In the end, Arthur Schlesinger had come to know Robert Kennedy better than he’d ever known John. And sitting down with his journals three days after Bobby’s death, Schlesinger acknowledged that, to his own surprise, he’d grown closer to him, too. Hero-worshipper though he may have been, he retained—or now reclaimed—a historian’s powers of observation, and judgment. He dissected the differences between the two brothers as only he could have done.
JFK, one sensed, was always a skeptic and an ironist; he had understood the complexity of things from birth. RFK began as a true believer; he acquired his sense of the complexity of things from hard experience. He remained a true believer to the end but at a far deeper level; he had long since shucked away the eternal criteria and the received simplifications and got down as far as one can in politics to the human meaning of things. JFK attacked conditions because they seemed irrational, RFK because they seemed hateful. JFK was a man of cerebration; Bobby was very bright and reflective, but he was a man of commitment. If JFK saw people living in squalor, it seemed to him totally unreasonable and awful, but he saw it all, as FDR would have done, from the outside. RFK had an astonishing capacity to identify himself with the casualties and victims of our society. When he went among them, these were his children, his scraps of food, his hovels. JFK was urbane, imperturbably, always in control, invulnerable, it seemed, to everything, except the murderer’s bullet. RFK was far more vulnerable. One wanted to protect him; one never felt that Jack needed protection.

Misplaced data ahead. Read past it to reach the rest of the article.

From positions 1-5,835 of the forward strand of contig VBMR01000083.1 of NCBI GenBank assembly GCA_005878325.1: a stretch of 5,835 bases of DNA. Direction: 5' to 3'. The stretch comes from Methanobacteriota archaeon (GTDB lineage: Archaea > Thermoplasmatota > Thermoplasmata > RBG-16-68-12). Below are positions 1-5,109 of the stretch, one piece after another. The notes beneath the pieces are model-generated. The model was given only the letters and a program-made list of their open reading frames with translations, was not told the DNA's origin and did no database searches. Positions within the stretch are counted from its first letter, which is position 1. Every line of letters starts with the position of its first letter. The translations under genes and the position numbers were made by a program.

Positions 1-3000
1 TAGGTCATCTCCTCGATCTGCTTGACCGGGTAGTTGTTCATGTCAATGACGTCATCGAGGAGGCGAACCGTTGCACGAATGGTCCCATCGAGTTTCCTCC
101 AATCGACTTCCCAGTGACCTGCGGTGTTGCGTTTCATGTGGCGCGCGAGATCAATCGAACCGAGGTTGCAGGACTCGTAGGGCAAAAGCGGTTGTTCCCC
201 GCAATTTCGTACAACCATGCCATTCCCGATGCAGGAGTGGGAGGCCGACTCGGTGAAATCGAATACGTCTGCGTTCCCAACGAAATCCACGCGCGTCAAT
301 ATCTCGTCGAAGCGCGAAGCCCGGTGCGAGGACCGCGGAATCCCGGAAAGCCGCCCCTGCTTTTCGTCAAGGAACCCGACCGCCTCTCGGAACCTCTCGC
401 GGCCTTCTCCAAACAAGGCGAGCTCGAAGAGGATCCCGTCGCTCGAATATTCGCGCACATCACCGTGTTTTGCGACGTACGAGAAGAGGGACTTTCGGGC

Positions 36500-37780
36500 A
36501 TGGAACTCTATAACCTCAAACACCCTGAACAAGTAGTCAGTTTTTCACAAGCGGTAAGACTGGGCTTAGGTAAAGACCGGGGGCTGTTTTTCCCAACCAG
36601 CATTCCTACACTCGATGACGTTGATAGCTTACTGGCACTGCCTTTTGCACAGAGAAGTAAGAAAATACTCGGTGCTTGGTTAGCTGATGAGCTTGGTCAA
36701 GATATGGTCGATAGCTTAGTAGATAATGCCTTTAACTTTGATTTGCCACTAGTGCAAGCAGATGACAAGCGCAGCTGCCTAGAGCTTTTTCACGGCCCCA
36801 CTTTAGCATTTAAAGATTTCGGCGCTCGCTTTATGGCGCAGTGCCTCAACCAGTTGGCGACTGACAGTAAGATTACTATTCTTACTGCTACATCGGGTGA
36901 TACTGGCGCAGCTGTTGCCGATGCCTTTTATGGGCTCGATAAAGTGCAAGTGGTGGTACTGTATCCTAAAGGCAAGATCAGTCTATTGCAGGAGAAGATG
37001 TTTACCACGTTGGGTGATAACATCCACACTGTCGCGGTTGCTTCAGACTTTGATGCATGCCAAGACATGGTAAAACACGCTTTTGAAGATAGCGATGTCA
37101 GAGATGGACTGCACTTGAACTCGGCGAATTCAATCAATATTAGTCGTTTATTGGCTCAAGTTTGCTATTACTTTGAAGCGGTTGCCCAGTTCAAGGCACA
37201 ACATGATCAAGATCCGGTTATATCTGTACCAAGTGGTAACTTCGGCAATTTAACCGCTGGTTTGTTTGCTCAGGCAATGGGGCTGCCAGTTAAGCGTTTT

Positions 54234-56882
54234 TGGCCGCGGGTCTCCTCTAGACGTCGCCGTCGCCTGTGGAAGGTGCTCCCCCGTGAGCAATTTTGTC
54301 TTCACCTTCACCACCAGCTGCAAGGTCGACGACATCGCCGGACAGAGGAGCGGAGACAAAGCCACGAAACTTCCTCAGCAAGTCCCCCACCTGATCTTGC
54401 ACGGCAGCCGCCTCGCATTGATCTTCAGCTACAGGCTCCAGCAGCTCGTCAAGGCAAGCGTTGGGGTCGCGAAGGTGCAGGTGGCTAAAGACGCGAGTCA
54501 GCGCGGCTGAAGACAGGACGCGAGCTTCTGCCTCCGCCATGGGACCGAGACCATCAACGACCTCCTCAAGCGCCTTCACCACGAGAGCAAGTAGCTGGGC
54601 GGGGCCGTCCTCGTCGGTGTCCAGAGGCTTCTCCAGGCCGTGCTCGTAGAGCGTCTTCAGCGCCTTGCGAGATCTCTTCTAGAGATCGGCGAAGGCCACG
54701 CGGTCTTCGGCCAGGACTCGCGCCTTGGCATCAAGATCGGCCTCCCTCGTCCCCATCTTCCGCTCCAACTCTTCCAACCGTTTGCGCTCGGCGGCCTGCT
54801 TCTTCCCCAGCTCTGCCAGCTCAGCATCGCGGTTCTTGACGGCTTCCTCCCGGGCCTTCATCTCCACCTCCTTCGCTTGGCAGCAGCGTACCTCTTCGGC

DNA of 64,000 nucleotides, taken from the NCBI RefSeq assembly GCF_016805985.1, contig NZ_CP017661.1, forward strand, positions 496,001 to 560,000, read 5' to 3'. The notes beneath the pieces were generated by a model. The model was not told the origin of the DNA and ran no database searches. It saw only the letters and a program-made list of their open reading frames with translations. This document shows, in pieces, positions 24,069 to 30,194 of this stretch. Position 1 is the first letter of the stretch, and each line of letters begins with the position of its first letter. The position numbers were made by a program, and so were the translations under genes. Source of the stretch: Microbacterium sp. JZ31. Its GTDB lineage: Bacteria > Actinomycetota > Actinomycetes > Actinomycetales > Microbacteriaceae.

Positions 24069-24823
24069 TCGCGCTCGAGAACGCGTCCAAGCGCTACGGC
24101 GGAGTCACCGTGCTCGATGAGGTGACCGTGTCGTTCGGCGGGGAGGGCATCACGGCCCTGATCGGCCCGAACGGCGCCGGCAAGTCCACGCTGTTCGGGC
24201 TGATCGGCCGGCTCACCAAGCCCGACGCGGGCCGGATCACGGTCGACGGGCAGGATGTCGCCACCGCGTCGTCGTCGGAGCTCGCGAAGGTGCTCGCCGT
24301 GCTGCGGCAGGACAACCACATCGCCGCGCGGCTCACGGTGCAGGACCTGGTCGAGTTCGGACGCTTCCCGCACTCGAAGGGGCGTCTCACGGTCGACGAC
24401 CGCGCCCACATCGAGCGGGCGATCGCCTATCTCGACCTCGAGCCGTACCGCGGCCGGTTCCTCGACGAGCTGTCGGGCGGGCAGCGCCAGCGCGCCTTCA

In Bobby’s case the contrast between the myth and the man could not have been greater. He was supposed to be hard, ruthless, unfeeling, unyielding, a grudge-bearer, a hater. In fact, he was an exceptionally gentle and considerate man, the most bluntly honest man I have ever encountered in politics, a profoundly idealistic man and an extremely funny man. JFK had much better manners. RFK was often diffident and had no small talk. He would do much better at Resurrection City than at the Metropolitan Club.
Schlesinger’s final comparison between the two was his most startling. “It will be a long time before this nation is as nobly led as it has been in these last three years,” he had written on November 22, 1963. But only four and a half years later, by the time Bobby Kennedy walked into the pantry of the Ambassador Hotel, Schlesinger had been prepared to say that time was already nigh. “What kind of a President would he have made?” he asked. “I think very likely a greater one than JFK. He was more radical than JFK; he understood better the problems of the excluded groups; and he would have been coming along in a time more propitious for radical action.”